A change in UK law allowing businesses to hire agency workers to plug staffing gaps caused by strike action has been described as “dangerous and anti-democratic”.
The UK Government on Thursday repealed trade union laws that had restricted firms from bringing in temporary staff to fill vacant positions during industrial action.
It comes after action taken by the RMT in a dispute over pay brought major disruption to the UK rail network.
The change in the law will apply to England, Scotland and Wales.
Business secretary Kwasi Kwarteng insisted that “we will not let trade unions grind our economy to a halt”, after the changes were made.
“In light of militant trade union action threatening to bring vital public services to a standstill, we have moved at speed to repeal these burdensome,1970s – style restrictions,” said Kwarteng.
“From today, businesses exposed to disruption caused by strike action will be able to tap into skilled, temporary workers to provide the services that allow honest, hardworking people to get on with their lives. That’s good news for our society and for our economy.”
However, the move has been criticised by unions and opposition parties.
The Scottish Government said that the plans were not shared in advance with them before they were implemented.
And the Scottish Trade Unions Congress (STUC) branded the changes as “dangerous and anti-democratic” as they insisted that they will be opposed “vigorously” by the labour movement.
Roz Foyer, STUC general secretary, said: “The UK Government have now made legal what they condemned only a few months ago during the scandal of P&O ferries.
“We see through them. It’s another dangerous, anti-democratic and anti-union move from a government clearly running scared of the power of collectivised workers.
“Legalising strike breaking is a desperate, pathetic exertion of a government within their last vestiges of power.
“This won’t work. Workers will stand together in any attempt to undercut our right to withdraw our labour and will lead the charge in complete non-compliance of this flagrant attack on our movement.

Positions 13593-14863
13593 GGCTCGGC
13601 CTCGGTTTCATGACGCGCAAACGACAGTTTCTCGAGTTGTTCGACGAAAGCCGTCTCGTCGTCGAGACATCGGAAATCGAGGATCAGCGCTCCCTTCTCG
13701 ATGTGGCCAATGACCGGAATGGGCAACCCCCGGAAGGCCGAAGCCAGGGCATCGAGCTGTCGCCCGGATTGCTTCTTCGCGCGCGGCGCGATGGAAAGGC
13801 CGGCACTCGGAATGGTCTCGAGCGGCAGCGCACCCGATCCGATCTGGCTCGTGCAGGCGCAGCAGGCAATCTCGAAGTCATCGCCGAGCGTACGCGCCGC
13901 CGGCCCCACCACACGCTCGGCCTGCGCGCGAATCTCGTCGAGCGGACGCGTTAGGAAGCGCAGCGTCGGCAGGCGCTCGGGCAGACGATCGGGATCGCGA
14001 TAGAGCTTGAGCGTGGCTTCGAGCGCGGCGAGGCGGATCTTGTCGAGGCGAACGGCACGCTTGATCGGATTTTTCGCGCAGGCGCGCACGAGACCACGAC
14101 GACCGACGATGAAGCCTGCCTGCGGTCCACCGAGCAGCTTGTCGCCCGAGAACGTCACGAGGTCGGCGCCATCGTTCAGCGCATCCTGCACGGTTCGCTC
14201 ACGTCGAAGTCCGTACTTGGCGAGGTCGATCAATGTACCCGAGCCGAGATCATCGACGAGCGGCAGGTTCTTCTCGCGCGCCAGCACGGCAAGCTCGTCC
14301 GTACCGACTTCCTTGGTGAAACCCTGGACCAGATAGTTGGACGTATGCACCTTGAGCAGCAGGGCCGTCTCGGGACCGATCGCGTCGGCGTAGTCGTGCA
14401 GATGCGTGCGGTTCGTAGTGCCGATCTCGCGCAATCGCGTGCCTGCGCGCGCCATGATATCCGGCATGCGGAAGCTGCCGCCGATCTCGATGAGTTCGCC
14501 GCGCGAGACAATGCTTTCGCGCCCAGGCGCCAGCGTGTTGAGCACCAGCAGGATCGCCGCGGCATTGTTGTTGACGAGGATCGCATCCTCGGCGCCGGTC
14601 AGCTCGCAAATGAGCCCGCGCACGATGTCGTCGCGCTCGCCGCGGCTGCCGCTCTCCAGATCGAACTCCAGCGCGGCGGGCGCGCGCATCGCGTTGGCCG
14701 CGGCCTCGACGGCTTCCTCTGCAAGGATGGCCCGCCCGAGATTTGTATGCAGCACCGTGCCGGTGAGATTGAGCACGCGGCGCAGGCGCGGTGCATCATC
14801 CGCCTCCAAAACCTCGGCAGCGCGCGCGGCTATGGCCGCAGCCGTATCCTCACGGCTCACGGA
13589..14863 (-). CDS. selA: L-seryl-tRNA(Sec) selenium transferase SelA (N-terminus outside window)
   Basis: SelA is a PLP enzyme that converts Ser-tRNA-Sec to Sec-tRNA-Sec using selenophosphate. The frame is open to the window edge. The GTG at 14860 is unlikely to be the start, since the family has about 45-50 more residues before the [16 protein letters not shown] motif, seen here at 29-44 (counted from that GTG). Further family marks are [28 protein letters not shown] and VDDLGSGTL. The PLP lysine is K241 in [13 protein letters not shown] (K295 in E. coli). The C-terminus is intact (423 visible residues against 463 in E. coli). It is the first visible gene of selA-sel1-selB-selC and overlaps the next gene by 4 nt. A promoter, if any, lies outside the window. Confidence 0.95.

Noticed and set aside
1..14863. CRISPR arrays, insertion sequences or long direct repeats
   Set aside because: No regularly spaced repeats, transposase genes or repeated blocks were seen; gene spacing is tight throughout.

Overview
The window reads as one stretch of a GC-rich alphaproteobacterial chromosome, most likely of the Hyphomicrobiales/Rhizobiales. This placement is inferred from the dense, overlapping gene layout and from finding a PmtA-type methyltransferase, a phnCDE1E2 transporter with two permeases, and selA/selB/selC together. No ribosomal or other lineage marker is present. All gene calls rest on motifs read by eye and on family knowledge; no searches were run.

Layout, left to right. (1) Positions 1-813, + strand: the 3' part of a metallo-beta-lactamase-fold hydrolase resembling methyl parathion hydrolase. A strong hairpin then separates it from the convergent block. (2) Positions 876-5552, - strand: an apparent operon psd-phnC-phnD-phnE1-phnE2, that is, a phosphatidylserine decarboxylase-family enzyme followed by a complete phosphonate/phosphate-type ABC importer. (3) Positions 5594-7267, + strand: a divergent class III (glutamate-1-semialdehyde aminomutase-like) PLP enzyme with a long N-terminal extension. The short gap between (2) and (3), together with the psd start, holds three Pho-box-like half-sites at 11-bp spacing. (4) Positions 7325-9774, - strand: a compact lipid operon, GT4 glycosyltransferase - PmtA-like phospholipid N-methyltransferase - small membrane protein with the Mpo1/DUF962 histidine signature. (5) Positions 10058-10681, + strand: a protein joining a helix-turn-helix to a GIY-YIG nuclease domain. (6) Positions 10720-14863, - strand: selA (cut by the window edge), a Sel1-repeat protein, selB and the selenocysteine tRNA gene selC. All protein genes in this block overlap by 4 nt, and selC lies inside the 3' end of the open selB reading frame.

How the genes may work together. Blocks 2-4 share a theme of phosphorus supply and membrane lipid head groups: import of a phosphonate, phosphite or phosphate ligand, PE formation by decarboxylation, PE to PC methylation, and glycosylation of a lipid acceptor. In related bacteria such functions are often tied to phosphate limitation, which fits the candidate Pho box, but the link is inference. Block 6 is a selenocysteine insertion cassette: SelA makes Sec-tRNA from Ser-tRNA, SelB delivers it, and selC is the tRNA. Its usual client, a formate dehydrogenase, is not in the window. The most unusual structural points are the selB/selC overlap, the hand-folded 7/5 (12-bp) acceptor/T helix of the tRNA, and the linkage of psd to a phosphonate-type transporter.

Gary Smith, GMB general secretary, accused the UK Government of making it harder for people to defend their living standards.
“It is shameful that instead of helping to find sensible, negotiated solutions to legitimate disputes, this government has pressed the P&O button,” he said.
“Working people across the country are suffering and taking action to feed their families and pay their bills during this cost of living crisis but Boris Johnson and his team just don’t want to know.
“In fact, they want to make it harder for people to defend their standards of living.
“With every passing day we see just how out of touch this Government is.”
A Scottish Government spokesperson underlined the need for a “progressive approach” to industrial relations.
“Employment law remains reserved to the UK Government and these plans were not shared in advance with the Scottish Government,” they said.
“Maintaining a progressive approach to industrial relations – alongside ensuring workers have an effective voice, including through trades unions – is a priority for the Scottish Government.
“The Fair Work policy will continue to promote fairer work practices across the labour market in Scotland.”
Shadow Scottish secretary Ian Murray said: “This is an attack on workers and a recipe for disaster.
“Not only is it a cynical attempt to undermine pay and conditions, but it puts public safety at risk too.
“The Tories will sink to any depths to try and hide their own failures.”
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